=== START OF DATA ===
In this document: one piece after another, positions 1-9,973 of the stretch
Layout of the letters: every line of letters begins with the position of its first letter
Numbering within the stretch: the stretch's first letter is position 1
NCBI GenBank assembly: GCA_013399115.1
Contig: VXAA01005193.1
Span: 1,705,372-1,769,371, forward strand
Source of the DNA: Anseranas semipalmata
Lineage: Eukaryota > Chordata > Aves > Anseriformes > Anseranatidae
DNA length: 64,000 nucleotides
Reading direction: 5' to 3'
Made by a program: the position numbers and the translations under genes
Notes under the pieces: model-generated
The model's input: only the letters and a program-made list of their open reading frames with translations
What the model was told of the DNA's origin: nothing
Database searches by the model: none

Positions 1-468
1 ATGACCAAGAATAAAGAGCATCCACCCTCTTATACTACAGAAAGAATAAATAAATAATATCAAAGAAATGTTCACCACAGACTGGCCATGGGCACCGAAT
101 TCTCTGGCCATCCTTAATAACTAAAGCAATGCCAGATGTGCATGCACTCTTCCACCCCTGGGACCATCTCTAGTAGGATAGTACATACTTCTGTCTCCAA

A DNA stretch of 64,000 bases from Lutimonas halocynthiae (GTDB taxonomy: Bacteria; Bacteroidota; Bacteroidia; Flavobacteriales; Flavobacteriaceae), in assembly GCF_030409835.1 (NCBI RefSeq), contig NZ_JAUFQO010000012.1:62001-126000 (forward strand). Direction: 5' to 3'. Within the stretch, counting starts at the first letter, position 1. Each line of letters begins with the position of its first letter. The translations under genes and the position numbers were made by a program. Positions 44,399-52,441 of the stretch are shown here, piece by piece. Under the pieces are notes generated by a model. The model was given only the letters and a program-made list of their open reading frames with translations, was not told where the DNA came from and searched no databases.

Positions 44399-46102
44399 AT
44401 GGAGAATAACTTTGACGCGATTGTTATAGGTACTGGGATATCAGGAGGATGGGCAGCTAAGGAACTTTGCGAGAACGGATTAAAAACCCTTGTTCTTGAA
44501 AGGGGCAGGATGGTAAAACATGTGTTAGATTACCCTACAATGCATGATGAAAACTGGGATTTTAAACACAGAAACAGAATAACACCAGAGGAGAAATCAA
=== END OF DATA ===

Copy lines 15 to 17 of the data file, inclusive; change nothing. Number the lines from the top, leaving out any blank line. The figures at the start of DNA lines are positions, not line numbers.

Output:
Database searches by the model: none

Positions 1-468
1 ATGACCAAGAATAAAGAGCATCCACCCTCTTATACTACAGAAAGAATAAATAAATAATATCAAAGAAATGTTCACCACAGACTGGCCATGGGCACCGAAT